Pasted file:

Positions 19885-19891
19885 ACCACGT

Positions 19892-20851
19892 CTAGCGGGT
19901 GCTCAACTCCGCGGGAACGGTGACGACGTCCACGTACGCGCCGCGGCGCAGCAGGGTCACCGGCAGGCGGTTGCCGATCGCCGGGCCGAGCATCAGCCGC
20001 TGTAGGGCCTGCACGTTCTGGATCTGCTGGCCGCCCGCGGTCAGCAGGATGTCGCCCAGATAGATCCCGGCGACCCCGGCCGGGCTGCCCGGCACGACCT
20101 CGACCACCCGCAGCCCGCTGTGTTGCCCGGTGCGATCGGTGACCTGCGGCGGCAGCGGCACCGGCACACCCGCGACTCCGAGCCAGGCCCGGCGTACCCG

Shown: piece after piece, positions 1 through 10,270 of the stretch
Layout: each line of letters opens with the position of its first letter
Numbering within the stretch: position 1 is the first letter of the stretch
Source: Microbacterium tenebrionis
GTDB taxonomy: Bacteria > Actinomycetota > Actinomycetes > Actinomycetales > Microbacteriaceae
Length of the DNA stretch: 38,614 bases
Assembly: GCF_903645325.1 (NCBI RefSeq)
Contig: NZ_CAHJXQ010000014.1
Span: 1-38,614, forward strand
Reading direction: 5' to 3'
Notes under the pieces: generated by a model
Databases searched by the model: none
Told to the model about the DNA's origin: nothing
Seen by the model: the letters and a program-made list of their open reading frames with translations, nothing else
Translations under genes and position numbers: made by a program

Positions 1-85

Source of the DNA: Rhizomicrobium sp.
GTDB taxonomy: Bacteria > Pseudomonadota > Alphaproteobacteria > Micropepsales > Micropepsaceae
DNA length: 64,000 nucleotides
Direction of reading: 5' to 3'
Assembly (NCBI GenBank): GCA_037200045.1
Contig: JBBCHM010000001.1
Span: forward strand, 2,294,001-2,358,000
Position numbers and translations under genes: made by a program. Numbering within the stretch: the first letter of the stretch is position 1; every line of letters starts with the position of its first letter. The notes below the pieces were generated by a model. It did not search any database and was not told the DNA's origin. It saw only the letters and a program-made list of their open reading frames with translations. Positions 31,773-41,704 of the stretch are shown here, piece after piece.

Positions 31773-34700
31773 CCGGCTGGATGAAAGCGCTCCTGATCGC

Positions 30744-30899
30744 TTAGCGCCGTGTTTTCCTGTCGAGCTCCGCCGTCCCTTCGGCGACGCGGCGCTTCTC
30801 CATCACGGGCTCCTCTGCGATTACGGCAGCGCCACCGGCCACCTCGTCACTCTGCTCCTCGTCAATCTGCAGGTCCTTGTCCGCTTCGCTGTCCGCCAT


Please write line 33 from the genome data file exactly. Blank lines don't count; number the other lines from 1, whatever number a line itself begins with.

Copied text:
31773 CCGGCTGGATGAAAGCGCTCCTGATCGC